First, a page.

Fashion History Friday: Mainbocher

Last week I had the pleasure of visiting The Chicago History museum's exhibit dedicated to the first American Couturier, Mainbocher. 

I spent about an hour in awe over every sketch, every drape, every stitch and every quote. The beauty of these garments are just undeniable . The exhibit was exquisite and truly an inspiration booster.

One thing that stuck out to me the most about Mainbocher was his resiliency, despite setbacks he just kept pushing. In his pursuit of success he went onto reinvent himself several times, as in artist, musician fashion illustrator, magazine editor and lastly a dressmaker. This fact along resonates deeply with me because over the past few years I have constantly reinvented my business concept and merchandise lines in pursuit of my storefront dreams! 

All in all I left the museum brimming with optimism and enthusiasm for my path as a vintage shop owner and future fashion historian, despite how twist filled it is. So a job well done to the CHM's curators 👏🏾 for highlighting this not so well known but so very influential couture designer. 

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1930s - 1950s designs  

1930s - 1950s designs  

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Just a quick blurb about Mainbocher. 

Born Main Rousseau Bocher in the west side of Chicago in 1891, after serving in World War I, he decided to remain in Europe. His career in fashion began in 1922 when he worked as an illustrator for Harper’s Bazaar. Later he moved to Vogue, working there from 1923-1929 as a fashion editor and eventually became editor-in-chief of the French edition of Vogue. In 1929, when he opened his Paris couture salon, in an effort to fit in as a American in Paris he combined his first and last names to become Mainbocher.

A Young Mainbocher in his Paris salon  (Source: Making Mainbocher site) 

A Young Mainbocher in his Paris salon  (Source: Making Mainbocher site) 

Mainbocher's society client list included Daisy Fellowes, Diana Vreeland, Millicent Rogers, the Duchess of Windsor, Barbara Paley, C. Z. Guest, and Gloria Vanderbilt. He designed on and offstage wardrobes for Mary Martin, Katharine Cornell, Ethel Merman, Rosalind Russell, and Ruth Gordon.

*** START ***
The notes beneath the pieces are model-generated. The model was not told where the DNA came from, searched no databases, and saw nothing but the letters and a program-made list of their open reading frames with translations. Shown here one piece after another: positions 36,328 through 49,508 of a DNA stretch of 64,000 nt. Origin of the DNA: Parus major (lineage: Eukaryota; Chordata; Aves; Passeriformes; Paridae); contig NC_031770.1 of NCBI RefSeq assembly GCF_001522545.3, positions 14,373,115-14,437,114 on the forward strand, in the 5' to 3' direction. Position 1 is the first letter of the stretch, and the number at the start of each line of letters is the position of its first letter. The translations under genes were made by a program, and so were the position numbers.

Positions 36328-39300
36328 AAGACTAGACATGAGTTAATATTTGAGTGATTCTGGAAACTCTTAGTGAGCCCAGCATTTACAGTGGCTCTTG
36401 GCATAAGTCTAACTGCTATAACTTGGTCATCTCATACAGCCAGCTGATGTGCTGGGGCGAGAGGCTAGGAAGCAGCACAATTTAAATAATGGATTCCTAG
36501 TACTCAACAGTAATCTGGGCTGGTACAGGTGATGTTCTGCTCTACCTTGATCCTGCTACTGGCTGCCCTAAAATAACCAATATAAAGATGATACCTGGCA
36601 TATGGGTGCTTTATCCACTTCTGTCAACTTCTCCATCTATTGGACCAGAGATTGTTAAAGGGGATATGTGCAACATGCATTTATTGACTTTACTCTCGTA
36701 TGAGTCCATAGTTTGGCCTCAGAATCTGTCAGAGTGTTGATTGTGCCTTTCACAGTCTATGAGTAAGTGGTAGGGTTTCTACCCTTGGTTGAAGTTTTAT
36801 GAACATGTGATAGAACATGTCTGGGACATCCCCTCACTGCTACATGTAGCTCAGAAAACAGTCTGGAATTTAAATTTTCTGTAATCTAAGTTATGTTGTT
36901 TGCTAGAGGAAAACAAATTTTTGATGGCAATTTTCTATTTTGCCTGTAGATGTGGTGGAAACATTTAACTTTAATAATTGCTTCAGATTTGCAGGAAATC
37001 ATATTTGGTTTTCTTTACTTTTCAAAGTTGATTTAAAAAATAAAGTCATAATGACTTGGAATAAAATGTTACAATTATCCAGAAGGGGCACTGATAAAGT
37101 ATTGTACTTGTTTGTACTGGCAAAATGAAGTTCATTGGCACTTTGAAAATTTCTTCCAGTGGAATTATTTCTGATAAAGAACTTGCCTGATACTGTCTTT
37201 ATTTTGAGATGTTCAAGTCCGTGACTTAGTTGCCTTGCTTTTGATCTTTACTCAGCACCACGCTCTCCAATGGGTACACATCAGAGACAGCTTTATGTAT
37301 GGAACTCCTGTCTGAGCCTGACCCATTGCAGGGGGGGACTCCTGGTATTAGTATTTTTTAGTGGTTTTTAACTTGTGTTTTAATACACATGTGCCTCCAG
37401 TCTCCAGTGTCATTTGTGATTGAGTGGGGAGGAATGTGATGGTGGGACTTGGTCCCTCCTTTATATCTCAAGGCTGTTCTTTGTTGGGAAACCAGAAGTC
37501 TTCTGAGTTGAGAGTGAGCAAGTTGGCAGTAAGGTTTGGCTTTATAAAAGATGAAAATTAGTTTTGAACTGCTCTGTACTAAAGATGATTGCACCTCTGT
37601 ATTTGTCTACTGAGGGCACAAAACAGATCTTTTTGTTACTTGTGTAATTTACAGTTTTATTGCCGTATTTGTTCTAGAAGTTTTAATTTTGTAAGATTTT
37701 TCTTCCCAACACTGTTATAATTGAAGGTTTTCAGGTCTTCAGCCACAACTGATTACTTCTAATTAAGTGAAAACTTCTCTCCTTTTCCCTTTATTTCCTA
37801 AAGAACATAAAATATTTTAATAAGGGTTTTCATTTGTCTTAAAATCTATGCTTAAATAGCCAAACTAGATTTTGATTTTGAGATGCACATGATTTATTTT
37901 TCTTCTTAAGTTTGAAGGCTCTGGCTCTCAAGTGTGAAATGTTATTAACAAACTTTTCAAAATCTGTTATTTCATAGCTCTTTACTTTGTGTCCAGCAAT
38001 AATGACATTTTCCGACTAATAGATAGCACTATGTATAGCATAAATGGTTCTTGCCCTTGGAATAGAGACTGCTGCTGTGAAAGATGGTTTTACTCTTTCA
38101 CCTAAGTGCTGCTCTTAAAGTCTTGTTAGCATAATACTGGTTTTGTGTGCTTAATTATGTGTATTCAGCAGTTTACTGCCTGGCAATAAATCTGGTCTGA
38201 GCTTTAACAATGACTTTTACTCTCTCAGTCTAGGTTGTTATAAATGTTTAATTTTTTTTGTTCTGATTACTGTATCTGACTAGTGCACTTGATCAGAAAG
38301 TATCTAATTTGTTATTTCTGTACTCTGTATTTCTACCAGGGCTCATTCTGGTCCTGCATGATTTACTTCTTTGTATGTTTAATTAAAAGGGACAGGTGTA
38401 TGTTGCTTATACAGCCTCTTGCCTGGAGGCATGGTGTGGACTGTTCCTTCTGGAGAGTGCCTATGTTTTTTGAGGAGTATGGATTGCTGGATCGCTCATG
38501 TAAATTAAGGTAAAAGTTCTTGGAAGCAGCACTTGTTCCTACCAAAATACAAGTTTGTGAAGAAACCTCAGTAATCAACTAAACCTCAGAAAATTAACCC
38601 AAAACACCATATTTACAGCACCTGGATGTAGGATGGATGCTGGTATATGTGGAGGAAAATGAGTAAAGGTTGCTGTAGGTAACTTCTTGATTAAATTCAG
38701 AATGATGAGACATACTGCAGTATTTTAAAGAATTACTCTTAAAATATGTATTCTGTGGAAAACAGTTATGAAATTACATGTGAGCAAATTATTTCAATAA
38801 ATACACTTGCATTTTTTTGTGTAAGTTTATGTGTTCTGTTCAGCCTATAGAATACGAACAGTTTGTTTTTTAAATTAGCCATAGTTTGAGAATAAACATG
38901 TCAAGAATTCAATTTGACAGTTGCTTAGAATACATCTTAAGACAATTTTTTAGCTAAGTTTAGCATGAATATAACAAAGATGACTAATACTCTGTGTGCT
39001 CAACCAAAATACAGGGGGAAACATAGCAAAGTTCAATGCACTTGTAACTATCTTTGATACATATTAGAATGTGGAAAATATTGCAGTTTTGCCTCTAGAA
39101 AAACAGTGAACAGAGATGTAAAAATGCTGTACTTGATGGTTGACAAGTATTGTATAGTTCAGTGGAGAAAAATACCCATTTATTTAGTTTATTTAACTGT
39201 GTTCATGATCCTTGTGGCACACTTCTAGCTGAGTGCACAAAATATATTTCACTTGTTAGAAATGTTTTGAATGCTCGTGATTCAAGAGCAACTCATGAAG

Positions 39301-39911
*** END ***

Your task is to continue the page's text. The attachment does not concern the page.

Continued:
Mainbocher closed his Paris salon in 1939, reopening it in New York in 1940. During that time, he designed costumes for numerous Broadway theater productions such as Blithe and The Sound of Music. 

Mainbocher closed the doors of his salon at 609 Fifth Avenue in 1971. Returning to Europe, he alternated his final years between Paris and Munich, where he passed in 1976 at 81.

Contributions to fashion:

  • First strapless evening dress, 1934
  • The intermediate girl scout uniform, 1946
  • Introduced the terms "off white" and "sports clothes"
  • .....and so much more!!
Pink shantung coat that could also be worn as a dress. Photo by Karen Radkai, Harper's Bazaar, July 1951

Pink shantung coat that could also be worn as a dress. Photo by Karen Radkai, Harper's Bazaar, July 1951

Layers and layers of ostrich feathers over a narrow dress of thin black crepe inlaid with black satin. Mainbocher. 1955 (source Pinterest) 

Layers and layers of ostrich feathers over a narrow dress of thin black crepe inlaid with black satin. Mainbocher. 1955 (source Pinterest) 

Read more in depth about Mainbocher  below  

Read more in depth about Mainbocher  below  

References

http://www.encyclopedia.com/fashion/encyclopedias-almanacs-transcripts-and-maps/mainbocher

 https://blog.colettehq.com/inspiration/mainbocher

 

Me and my mini, Gia, taking in all of the vintage beauty  .....it was def a great museum day! 

Me and my mini, Gia, taking in all of the vintage beauty  .....it was def a great museum day!